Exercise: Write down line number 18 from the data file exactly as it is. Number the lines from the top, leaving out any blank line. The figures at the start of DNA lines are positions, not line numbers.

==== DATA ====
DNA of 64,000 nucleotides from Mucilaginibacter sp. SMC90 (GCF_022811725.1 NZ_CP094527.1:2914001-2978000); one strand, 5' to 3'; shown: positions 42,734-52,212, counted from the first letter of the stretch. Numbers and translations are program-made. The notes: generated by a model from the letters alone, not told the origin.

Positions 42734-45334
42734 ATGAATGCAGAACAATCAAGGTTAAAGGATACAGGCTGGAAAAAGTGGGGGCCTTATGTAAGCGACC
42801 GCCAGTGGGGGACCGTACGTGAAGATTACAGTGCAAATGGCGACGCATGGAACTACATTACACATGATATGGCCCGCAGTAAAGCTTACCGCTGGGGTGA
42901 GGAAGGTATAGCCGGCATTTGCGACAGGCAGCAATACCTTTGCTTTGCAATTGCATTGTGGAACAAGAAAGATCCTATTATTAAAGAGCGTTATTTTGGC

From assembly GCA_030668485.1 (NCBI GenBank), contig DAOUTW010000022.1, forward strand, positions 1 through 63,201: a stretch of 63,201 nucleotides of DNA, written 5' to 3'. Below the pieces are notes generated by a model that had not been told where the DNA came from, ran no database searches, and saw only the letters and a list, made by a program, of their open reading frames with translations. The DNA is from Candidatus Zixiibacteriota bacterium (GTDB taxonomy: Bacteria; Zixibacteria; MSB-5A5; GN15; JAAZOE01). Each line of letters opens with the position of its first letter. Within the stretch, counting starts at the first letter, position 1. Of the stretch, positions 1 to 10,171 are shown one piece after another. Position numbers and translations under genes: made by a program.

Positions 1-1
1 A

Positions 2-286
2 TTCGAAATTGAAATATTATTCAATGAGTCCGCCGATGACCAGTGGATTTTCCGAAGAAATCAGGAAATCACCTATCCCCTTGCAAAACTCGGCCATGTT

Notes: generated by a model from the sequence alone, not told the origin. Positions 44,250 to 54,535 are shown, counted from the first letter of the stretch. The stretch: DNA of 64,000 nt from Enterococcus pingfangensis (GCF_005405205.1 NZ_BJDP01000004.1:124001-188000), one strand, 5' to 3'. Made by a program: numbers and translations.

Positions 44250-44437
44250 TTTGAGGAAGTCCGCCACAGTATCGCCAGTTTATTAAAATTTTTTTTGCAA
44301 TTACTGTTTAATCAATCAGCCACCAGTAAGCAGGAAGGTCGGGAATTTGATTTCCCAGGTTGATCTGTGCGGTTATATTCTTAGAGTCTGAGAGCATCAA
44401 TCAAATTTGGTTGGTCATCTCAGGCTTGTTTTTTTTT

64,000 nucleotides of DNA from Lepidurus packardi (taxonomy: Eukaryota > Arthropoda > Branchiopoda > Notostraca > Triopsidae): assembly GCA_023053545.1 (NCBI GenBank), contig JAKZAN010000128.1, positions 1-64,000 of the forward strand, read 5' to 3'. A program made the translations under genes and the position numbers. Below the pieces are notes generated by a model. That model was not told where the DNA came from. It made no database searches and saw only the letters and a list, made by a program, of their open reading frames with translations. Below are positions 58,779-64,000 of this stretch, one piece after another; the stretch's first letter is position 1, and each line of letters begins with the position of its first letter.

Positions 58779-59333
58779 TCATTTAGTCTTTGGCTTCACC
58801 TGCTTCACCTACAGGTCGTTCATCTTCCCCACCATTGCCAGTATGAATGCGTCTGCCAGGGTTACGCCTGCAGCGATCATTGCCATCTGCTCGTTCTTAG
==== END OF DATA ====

58779 TCATTTAGTCTTTGGCTTCACC